The recommended dosages of warfarin guided by the warfarin sensitivity testing in the patients of the experimental group, the number of patients (among all patients) who reached the target INR on the third and the sixth days of postoperative medication, the frequency of critical INR values occurring during the perioperative period, and the data of warfarin dosage and INR during 3 months of postoperative follow-up were summarized. SPSS 21.0 statistical software was used for the statistical analysis. Continuous variables were presented as mean ± standard deviation, and the count data were presented as percentage. Continuous variables were compared between multiple groups using one-way ANOVA. Dichotomous variables were compared using the chi-square test. Comparisons between two groups were performed using paired t test. P values less than 0.05 were considered as statistically significant.
Results of preoperative genetic testing
As shown in Table 1, there were 86 patients in each of the experimental and control groups. In this study, their baseline data of the patients did not show significant differences (p > 0.05), which indicated that the data of the two groups are comparable.
Preoperative blood samples were collected from 86 patients in the experimental group for DNA extraction, followed by warfarin sensitivity testing of three genetic loci, including VKORC1, CYP2C9*2, and CYP2C9*3. For the c.-1639 locus of VKORC1, AA was found in 78 patients (90.7%), GA was found in 7 patients (8.1%), and only 1 patient had GG (1.2%). For CYP2C9, there were 76 patients with the wild-type genotype (CYP2C9*1/*1) (88.4%), 10 patients carrying CYP2C9*1/*3 (11.6%), and no other genotypes were detected (Table 2).
Determination of warfarin dosage based on the genotypes
Based on the combined results of several genes and the FDA-recommended table for the oral dosage of warfarin, in the experimental group, 68 patients were recommended to receive 3–4 mg/d (79.1%) as the initial dosage of warfarin, while 10 and 8 patients were recommended to receive 0.5–2 mg/d (11.6%) and 5–7 mg/d (9.3%), respectively, as the initial dosage of warfarin (Table 3). Considering that each warfarin tablet contains 3 mg, we rounded the initial dosage to facilitate medication. Specifically, 3 mg/d warfarin (1 tablet) was the initial dosage for the patients of the 3–4 mg/d group; 1.5 mg/d warfarin (0.5 tablet) was the initial dosage for the patients of the 0.5–2 mg/d group; and 6 mg/d warfarin (2 tablets) was the initial dosage for the patients of the 5–7 mg/d group.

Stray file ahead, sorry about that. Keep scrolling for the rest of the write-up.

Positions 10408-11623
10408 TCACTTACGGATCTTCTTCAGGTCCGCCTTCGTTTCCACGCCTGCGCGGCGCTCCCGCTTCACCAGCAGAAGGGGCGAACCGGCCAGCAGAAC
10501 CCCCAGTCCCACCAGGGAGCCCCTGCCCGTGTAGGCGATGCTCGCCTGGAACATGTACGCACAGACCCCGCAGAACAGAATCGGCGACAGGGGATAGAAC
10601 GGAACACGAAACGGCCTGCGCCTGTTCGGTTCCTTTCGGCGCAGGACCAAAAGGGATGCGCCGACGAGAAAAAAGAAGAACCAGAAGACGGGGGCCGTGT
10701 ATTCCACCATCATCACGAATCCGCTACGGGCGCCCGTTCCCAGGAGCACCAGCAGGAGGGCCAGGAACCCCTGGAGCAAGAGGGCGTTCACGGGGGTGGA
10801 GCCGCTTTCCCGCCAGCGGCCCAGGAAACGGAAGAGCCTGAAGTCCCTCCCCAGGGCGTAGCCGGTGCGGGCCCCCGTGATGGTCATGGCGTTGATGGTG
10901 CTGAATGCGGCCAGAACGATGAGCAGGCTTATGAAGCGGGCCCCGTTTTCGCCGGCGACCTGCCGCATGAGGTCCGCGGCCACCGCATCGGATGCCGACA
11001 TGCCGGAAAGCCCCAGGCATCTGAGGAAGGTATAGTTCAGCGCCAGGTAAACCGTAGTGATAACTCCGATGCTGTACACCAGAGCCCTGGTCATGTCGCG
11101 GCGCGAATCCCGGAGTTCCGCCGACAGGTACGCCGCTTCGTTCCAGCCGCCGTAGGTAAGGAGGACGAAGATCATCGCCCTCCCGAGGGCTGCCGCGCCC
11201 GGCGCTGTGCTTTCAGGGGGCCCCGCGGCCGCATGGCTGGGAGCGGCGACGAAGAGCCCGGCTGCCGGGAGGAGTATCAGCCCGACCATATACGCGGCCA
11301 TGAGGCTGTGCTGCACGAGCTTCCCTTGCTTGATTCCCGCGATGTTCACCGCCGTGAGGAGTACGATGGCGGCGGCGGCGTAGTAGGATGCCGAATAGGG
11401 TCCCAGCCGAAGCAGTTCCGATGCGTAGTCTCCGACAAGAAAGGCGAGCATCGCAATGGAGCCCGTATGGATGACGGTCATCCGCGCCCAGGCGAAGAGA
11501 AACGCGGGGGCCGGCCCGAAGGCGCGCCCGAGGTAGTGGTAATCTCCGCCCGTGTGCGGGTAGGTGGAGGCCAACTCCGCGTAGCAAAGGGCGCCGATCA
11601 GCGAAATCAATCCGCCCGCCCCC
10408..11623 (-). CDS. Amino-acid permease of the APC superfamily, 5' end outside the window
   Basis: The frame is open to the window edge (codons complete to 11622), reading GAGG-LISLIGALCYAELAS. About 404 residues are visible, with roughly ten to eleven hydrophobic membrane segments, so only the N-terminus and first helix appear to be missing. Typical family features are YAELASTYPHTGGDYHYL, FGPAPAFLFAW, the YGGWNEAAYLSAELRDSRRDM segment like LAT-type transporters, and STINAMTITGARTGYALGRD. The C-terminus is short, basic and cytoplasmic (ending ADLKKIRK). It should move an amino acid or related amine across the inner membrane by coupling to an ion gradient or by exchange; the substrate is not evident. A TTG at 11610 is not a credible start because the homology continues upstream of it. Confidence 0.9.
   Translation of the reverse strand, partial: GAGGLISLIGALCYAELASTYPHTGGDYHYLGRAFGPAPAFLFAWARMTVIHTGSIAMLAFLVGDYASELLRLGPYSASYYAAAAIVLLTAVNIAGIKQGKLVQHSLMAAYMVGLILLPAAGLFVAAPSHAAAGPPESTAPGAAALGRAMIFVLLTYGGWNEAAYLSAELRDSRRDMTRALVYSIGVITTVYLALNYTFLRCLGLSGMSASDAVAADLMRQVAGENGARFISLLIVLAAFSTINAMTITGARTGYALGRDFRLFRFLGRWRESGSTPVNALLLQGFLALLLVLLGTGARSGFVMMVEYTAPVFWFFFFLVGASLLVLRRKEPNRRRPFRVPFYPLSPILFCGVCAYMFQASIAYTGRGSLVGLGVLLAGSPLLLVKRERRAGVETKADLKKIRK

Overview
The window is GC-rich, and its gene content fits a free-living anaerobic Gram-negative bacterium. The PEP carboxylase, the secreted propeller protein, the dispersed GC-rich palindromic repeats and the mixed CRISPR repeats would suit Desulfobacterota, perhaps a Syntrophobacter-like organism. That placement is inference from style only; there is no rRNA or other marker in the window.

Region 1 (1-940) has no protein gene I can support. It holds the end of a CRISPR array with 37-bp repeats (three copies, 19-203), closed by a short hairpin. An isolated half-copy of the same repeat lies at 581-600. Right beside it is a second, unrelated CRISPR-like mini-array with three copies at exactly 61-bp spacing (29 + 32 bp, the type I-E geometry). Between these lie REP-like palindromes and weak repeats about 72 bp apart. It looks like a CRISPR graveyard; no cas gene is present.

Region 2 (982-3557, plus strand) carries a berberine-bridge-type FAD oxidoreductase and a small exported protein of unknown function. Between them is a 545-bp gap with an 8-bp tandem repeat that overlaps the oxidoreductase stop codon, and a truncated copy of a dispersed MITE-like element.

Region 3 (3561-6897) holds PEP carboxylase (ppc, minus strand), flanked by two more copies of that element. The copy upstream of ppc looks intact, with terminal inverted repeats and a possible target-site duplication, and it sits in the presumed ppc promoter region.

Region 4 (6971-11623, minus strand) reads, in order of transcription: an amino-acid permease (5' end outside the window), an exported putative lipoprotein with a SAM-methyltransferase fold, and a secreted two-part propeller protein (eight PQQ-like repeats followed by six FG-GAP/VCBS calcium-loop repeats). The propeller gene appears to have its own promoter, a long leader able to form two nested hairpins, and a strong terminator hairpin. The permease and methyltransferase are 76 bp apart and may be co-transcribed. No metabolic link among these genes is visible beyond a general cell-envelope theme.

Percentage of the patients meeting the target INR and incidence of critical INR values occurring perioperatively
Two patients in the control group died intraoperatively, so a total of 84 patients in the control group were included in the follow-up study. On the third day of postoperative medication, there were 23 patients in the control group (29.8%) with the INR values within the target range (1.5–2.5), and there were 39 patients in the experimental group (45.3%) with INR values within the target range between 1.5 and 2.5 (p < 0.05). On the sixth day of postoperative medication, there were 49 patients in the control group (58.3%) within the target INR range, and 63 patients in the experimental group (73.3%) within the target INR range (p < 0.05) (Fig. 1). During the hospitalization, 6 patients in the control group (7.1%) and 2 patients in the experimental group (2.3%) developed critical INR values (p < 0.05), the incidence of critical INR values was significantly lower (by 3.09-fold) in the experimental group.
Follow-up results at 3 months postoperatively
At 3 months after operation, the INR values and warfarin doses were collected from 144 patients, including 79 patients from the experimental group and 65 patients from the control group. A total of 16 patients were lost to follow-up (9.4% lost rate), which included 11 in the control group and 5 in the experimental group. 10 patients were died, which included 6 in the control group and 4 in the experimental group. The death causes of 6 patients of control group included: 1 case of cerebral infarction (in-hospital), 1 case of severe pneumonia (in-hospital), 1 case of gastrointestinal hemorrhage (after discharge), and 3 cases of cerebral hemorrhage (2 cases after discharge, 1 case in hospital). The death causes of 4 patients of experimental group included: 1 case of cerebral infarction (in-hospital), 1 case of severe pneumonia (in-hospital), 1 case of cerebral hemorrhage (after discharge), and 1 case of sudden death after discharge, and the cause of death was unknown (after discharge).